It’s a shame Rosewood hasn’t seen the benefits of rejuvenation like nearby Pleasant Valley. Though the neighborhood is about 50/50 Hispanic and African American residents, Rosewood played an important historical role in the latter group’s local history. Between 1910 and 1940, East Austin was officially reserved as segregated area for African Americans. Even after the policy officially ended, it was still common to think of the east side as the natural place to develop industry. Homes here didn’t get running water until the late 1960s, and roads weren’t fully paved well until the 1970s. Yet this neighborhood was important to the nightlife and culture of its African American population during WWII. The Doris Miller Auditorium, which still stands today, served black servicemen and their families, and the many jazz clubs and one of two black-only movie theaters (the other was the Ritz downtown) made Rosewood THE hot nightspot. Even though there was a movement towards urban renewal in the late 1960s, owners of the 50% of homes that were deemed substandard were offered inadequate funds and forced to relocate to other slum areas in Austin. By 1970, this area was more segregated than it had ever been. New homes were finally starting to be built in the 1980s, and in 1999 the neighborhood residents successfully fought city plans to relocate a drug treatment center for released felons just blocks away from an elementary school. With a new branch of ACC being built in 2000, this area is slowly seeing improvement, but it’s still got a long way to go.
Pros
  • Rich history
  • Cheap rental prices
  • Good public transportation
  • Short commute to downtown
Cons
  • Higher crime rate
Recommended for
  • Singles
  • Families with kids
3/5 rating details
  • Neighborly Spirit 3/5
  • Safe & Sound 2/5
  • Clean & Green 3/5
  • Pest Free 3/5
  • Peace & Quiet 4/5
  • Eating Out 2/5
  • Nightlife 2/5
  • Parks & Recreation 4/5
  • Shopping Options 2/5
  • Gym & Fitness 2/5
  • Internet Access 3/5
  • Lack of Traffic 4/5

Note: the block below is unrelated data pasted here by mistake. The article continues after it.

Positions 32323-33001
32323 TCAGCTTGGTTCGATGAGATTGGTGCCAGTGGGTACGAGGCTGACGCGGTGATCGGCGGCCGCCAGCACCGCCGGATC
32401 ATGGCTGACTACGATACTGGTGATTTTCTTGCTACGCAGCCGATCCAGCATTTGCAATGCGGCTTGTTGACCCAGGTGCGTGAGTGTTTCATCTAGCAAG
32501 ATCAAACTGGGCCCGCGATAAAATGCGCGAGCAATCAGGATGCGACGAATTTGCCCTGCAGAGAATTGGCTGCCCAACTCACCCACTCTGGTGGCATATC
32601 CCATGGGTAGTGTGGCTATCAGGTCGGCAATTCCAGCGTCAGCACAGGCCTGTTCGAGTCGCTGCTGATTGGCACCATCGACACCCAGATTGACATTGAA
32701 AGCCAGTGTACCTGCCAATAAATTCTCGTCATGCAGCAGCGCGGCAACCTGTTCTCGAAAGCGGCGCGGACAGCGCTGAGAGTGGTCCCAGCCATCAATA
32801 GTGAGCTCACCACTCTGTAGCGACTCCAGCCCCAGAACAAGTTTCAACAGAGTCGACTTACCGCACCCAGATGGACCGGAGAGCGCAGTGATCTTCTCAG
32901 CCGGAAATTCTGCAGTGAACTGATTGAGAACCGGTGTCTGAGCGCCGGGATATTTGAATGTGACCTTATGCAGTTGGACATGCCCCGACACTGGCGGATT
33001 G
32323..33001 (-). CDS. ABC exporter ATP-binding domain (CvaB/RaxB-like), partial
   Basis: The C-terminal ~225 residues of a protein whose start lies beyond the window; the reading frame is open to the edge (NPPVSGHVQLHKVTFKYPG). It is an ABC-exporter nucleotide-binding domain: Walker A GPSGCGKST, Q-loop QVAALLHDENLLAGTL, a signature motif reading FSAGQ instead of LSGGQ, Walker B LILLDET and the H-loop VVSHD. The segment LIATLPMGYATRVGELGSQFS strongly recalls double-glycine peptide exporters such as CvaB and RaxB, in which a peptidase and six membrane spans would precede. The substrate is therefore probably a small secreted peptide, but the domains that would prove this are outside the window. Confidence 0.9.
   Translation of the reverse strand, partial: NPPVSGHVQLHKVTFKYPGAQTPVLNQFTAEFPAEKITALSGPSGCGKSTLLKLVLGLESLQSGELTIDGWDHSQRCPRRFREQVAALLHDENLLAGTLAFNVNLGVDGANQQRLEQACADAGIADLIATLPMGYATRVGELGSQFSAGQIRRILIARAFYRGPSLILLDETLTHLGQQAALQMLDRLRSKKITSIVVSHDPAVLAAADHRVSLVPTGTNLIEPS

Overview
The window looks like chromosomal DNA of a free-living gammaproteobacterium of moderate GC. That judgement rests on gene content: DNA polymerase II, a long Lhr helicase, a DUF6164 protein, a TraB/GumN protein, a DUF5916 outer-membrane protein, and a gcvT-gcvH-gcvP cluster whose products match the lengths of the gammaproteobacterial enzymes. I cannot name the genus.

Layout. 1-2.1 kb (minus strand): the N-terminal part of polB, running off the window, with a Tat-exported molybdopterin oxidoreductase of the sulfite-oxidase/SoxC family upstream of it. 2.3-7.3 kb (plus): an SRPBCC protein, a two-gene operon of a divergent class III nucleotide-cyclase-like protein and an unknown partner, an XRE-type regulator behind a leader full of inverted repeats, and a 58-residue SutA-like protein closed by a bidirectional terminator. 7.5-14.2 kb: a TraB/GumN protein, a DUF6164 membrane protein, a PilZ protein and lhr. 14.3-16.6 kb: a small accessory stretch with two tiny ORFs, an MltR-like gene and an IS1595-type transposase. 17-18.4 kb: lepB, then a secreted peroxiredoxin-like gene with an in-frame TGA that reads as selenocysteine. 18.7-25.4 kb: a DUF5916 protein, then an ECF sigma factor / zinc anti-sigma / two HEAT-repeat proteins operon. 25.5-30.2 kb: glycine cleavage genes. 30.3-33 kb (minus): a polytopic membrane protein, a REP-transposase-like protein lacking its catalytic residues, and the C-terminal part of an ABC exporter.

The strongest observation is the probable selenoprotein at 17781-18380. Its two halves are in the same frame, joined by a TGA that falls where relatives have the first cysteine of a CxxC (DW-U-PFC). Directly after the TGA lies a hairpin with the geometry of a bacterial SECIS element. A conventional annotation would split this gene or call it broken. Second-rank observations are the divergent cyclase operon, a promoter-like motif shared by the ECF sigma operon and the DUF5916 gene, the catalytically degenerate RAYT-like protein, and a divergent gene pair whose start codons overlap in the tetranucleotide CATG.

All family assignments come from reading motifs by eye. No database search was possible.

• Parking 5/5
  • Cost of Living 5/5
  • Resale or Rental Value 3/5
  • Public Transport 4/5
  • Medical Facilities 2/5
  • Schools 3/5
  • Childcare 3/5
2yrs+

"Low Costs with Low Standards"

Many appreciate the cultural genuineness of a neighborhood, and Rosewood is filled with it. This neighborhood, though, is not for everyone. One of the lowest income areas in the city, the crime rate is higher than most neighborhoods. That given, it still does not raise too many eyebrows since the overall crime rate in Austin is extremely low, but it may still be enough to deter some potential residents. An extreme upside, however, is that Rosewood has some of the cheapest real estate in the city with rental prices often going below $400. The neighborhood is also close enough to downtown and the University of Texas campus that one only needs to take a short bike or bus ride.

E. 12th Street has its own treasures to offer such as Space 12, which is a creative community space, as well as a few shack style BBQ and Mexican restaurants. Pleasant Valley Rd. goes through two of the three public parks that are in the immediate area and Rosewood Ave. passes by Oak Springs School and other educational facilities. Along Rosewood are several public housing complexes, which inadvertently makes the percentage of residents below the national poverty line higher than most of the neighborhoods in Austin. The Rosewood neighborhood can be a pleasant place to live for those who like cheap rent and do not mind the less than perfect social landscape, but those who are picky about their surroundings would do better looking elsewhere.
Pros
  • Cheap rental prices
  • Good public transportation
  • Short commute to downtown
Cons
  • Higher crime rate
Recommended for
  • Singles
  • Gay & Lesbian
  • Hipsters
  • Students